Microsoft Corp. has an initial $1.3 billion at stake in a test beginning later this month on whether its HaloLens augmented-reality goggles can be turned into an effective combat system for the U.S. Army.
The monthlong test from May 23 to June 17 will be evaluated by the Pentagon’s testing office to determine whether the headset is ready for full production and initial deployment.
The project by the Redmond, Washington-based company aims to develop a “heads-up display” for U.S. ground forces, similar to those for fighter pilots. The Integrated Visual Augmentation System would let commanders project information onto a visor in front of a soldier’s face and would include features such as night vision.
So far, the Army and the testing office have indicated the goggles show promise but aren’t ready for combat deployment, and the service delayed putting them in the field in favor of this month’s evaluation.
“We’ll be looking carefully at those results to inform, ultimately, where we go” with the program, Army Secretary Christine Wormuth told the Senate Armed Services Committee on Wednesday. “I feel pretty comfortable where that program is,” she said. “We’ve been working very closely with Microsoft, and I think that that program is on track.”
It’s been called a potential $21.9 billion program over 10 years for as many as 121,500 goggles, spare parts, logistics and program management support. In fact, “less than half of this total is possible for the U.S. Army,” Major General Anthony Potts, the service’s program executive officer for soldier systems, told the Pentagon inspector general in the service’s rebuttal to a critical report released last month.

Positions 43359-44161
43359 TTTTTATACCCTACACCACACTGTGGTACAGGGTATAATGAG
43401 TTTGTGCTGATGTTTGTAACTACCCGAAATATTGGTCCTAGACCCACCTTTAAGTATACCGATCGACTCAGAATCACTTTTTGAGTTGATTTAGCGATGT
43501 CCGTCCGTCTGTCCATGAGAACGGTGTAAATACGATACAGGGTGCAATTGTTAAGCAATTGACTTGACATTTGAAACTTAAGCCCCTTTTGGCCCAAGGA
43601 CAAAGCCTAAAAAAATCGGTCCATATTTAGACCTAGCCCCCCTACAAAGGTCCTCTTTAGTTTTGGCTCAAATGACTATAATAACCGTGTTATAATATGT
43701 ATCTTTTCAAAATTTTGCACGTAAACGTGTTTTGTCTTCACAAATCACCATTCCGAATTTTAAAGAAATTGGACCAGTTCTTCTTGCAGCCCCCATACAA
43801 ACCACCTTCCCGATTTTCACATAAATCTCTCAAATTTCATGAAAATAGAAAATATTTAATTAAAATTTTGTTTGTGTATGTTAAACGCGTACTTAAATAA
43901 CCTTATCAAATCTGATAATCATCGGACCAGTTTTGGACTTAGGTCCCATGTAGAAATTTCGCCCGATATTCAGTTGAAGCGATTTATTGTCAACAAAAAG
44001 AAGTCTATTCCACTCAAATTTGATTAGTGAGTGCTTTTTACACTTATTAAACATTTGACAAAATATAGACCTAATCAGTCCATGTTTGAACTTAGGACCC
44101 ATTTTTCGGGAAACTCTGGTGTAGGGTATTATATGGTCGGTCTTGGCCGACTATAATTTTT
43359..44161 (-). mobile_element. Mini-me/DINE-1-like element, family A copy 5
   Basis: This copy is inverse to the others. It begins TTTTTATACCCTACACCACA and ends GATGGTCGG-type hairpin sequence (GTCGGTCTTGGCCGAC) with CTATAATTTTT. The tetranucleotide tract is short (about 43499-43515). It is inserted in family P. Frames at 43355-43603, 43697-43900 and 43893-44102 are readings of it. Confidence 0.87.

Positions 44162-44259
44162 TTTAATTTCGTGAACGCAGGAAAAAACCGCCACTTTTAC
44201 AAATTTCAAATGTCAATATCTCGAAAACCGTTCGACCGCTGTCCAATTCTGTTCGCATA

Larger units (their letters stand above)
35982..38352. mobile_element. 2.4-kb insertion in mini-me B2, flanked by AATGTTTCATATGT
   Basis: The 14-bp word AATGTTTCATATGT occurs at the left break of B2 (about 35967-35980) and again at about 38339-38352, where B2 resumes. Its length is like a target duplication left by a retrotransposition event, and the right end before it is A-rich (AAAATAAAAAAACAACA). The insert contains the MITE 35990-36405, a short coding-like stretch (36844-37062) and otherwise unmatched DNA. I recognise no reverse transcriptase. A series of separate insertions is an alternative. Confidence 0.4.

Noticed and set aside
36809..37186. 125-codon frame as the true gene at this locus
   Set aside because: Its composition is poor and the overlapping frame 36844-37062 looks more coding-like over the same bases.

The $21.9 billion represents “a contract ceiling that includes all possible hardware, components, and services over a 10-year period at the worst possible pricing structure,” Potts wrote. He said the full estimate also includes “all possible sales to sister services, Foreign Military Sales and all maximized service contracts.”
At the time a Microsoft official said in an email that the company continues to develop the goggles as a “transformational platform” that will enhance soldier safety and effectiveness, without addressing the questions about the contract’s potential size. Microsoft declined on Thursday to offer further comment.
This month’s crucial test will focus on whether a light infantry unit equipped with the goggles can accomplish its missions in a simulated combat environment, demonstrating “proficiency in soldier lethality tasks while maintaining situational awareness and enabling the commander’s decision-making,” test office spokeswoman Jessica Maxwell said.
Soldiers will be assessed while wearing the device in day and night as they share graphics, information on positions “and the ability to detect and engage targets,” according to the testers. The goggles will be evaluated on whether the field of view and comfort allows for good mobility so that soldiers can accomplish tasks.
Whatever the final program value over the next decade, a positive “Rapid Fielding Report” from the test office could free up at least $1.3 billion in spending that’s on hold or requested, starting with $167 million in unspent fiscal 2021 procurement money and $405 million this year.
There’s also $333 million of a $373 million order placed in March 2021 for the initial 5,000-goggle order; only $40 million has been paid to Microsoft. The Army won’t take delivery until the May test is successfully completed, according to service spokesman Jamal Beck.
There’s an additional $400 million requested in fiscal 2023 procurement funds for a new order for as many as 6,898 sets of goggles.